Example 1: Sam has diabetes and has worked at A Corp. for four years. He changed jobs and went to work for B Corp. His coverage at B Corp. doesn't start until he has been there for a probationary period of three months (90 days). Under COBRA, Sam can continue A Corp's health insurance while he goes through the 90 day waiting period at B Corp. Once he becomes covered under B Corp's health insurance, Sam drops the coverage he had from A Corp under COBRA. He gives the health insurer at B Corp. a Certificate of Creditable Coverage that shows he had coverage with A Corp. for four years which lasted to the day he got his coverage from B Corp. This allows him to be covered for charges related to his diabetes immediately without having to go through a new Pre-Existing Conditions Waiting Period.

If the A Corp. health insurance policy had an extension provision, Sam's diabetes would also be covered under the A Corp. policy for 12 months from the date A Corp's coverage ended.

Example 2: Sandra had Medicaid because she was disabled due to HIV and was collecting Supplemental Security Income (SSI). She lost her SSI and Medicaid when her mother died leaving her $25,000 from a life insurance policy. Six months later, Sandra went to work for C Corp and enrolled in the new employer's health insurance plan. Because Sandra had no coverage within 63 days of getting the health insurance from C Corp, she will be covered under C Corp's health insurance for any illness not related to her HIV, but she will have to wait until the health plan's Pre-Existing Conditions Waiting Period expires before she will be covered for charges related to HIV.

Example 3: Carey worked for his old employer for 5 years. His bout with prostate cancer was covered under his employer's health insurance. Although he started a new job a few days after leaving his old job, he continued his old health coverage under COBRA because he thought he couldn't qualify for new coverage because of his health history. By the time Carey realized he could get coverage from the new employer in spite of his health, it was after the initial sign up period. Because Carey didn't sign up on time, he is subject to an 18 month pre-existing condition exclusion with the new employer. Although he would not have had any new pre-existing condition exclusion because of his prior coverage if he had signed up on time, he's stuck with paying COBRA for the 18 months that COBRA permits while waiting out the new employer's pre-existing conditions clause, plus paying any amounts that he is required to pay as an employee under the new coverage. Even worse, if the new employer has a probationary period of 3 months, the 18 month pre-existing condition exclusion doesn't start until the end of those three months. Carey's COBRA coverage would run out 3 months before the new coverage starts.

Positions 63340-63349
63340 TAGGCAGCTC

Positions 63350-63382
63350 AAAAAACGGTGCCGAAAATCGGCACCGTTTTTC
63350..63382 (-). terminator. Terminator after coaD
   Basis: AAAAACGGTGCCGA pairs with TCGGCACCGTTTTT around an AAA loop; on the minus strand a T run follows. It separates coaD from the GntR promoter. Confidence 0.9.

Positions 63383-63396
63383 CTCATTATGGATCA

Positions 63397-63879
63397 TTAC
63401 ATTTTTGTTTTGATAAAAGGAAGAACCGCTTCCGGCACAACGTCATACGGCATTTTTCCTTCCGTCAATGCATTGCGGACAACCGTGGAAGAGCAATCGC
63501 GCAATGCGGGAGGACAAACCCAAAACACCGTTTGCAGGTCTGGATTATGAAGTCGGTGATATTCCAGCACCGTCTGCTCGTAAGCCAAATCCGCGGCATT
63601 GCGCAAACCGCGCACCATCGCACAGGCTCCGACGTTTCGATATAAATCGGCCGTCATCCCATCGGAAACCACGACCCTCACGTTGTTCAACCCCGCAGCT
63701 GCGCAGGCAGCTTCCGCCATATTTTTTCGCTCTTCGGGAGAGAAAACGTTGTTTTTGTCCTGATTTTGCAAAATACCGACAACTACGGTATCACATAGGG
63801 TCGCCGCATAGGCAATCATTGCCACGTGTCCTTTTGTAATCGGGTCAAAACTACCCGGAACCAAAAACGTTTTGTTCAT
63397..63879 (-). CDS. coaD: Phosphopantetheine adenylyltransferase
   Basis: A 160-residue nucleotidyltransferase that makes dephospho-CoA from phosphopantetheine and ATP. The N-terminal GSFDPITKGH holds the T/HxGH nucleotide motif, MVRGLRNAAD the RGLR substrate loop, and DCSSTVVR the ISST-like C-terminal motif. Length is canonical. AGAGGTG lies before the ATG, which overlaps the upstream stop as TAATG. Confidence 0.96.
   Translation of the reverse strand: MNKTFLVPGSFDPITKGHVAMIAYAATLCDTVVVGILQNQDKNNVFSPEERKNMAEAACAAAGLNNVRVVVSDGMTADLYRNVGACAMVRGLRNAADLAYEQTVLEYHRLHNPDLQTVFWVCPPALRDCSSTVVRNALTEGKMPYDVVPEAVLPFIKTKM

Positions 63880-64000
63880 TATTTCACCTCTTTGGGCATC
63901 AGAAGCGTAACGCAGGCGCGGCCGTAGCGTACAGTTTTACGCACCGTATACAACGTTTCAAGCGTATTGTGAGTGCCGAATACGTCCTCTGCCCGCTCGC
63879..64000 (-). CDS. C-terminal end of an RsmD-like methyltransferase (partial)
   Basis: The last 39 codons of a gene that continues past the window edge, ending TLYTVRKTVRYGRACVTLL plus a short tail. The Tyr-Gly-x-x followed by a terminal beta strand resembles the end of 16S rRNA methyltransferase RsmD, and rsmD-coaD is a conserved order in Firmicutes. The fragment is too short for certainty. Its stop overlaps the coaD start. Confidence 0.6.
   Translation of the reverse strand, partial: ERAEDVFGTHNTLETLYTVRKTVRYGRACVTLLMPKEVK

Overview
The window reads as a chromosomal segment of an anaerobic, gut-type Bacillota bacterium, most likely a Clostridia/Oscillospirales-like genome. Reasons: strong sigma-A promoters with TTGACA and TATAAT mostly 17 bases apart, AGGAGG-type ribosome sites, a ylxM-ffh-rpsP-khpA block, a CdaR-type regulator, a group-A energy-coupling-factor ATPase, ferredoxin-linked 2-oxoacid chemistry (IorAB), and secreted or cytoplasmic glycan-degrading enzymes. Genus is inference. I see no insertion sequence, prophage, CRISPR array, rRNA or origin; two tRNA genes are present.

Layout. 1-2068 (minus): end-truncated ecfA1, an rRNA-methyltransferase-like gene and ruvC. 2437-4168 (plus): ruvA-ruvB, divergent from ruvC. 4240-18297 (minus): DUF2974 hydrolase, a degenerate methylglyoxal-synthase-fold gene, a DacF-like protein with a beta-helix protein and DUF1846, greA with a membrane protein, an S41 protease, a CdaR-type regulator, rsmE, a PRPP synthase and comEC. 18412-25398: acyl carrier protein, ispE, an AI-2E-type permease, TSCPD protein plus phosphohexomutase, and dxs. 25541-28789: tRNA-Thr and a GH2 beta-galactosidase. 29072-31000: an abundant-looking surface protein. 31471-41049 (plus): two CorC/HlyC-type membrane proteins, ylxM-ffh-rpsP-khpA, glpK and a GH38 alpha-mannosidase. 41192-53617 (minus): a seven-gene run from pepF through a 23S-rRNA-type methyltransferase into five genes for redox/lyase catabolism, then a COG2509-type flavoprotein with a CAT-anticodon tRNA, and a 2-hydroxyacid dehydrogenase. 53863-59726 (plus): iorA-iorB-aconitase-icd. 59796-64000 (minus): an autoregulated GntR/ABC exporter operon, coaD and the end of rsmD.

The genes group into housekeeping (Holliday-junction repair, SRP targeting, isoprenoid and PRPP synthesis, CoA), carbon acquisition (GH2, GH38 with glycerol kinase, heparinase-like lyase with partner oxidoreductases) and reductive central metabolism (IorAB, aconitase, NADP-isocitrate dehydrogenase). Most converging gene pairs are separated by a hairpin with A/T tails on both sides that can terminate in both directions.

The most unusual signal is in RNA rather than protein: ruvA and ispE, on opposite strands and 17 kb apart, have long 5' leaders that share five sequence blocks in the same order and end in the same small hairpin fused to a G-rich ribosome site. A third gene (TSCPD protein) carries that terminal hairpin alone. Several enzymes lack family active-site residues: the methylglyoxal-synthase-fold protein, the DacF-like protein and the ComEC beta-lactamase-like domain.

Coverage During The Probation Period

Many employers require a probation period when a new employee is hired to see if the relationship will work and to be sure people don't join a company just to get benefits. The probation period is the time when you are literally on probation with the new employer, rather than a permanent hire. The probation period can last up to 6 months.

During the probation period, a new employee is generally not eligible for any of the employer's benefits, including health insurance.

Under a federal law called COBRA and similar state laws you have the right to stay on your former employer's health insurance plan until the new employer's insurance starts.The key is not when you start work with the new employer, but when you actually become covered by the new employer's health insurance.

While your health insurance from your employer is continued under COBRA, you will pay the monthly premiums, to a maximum of 102% of the premium the former employer is charged for the coverage.

If you do not have a right under COBRA, or if you cannot afford the premium, find out if your health insurance at your former employer has an "extension" (described in the next section).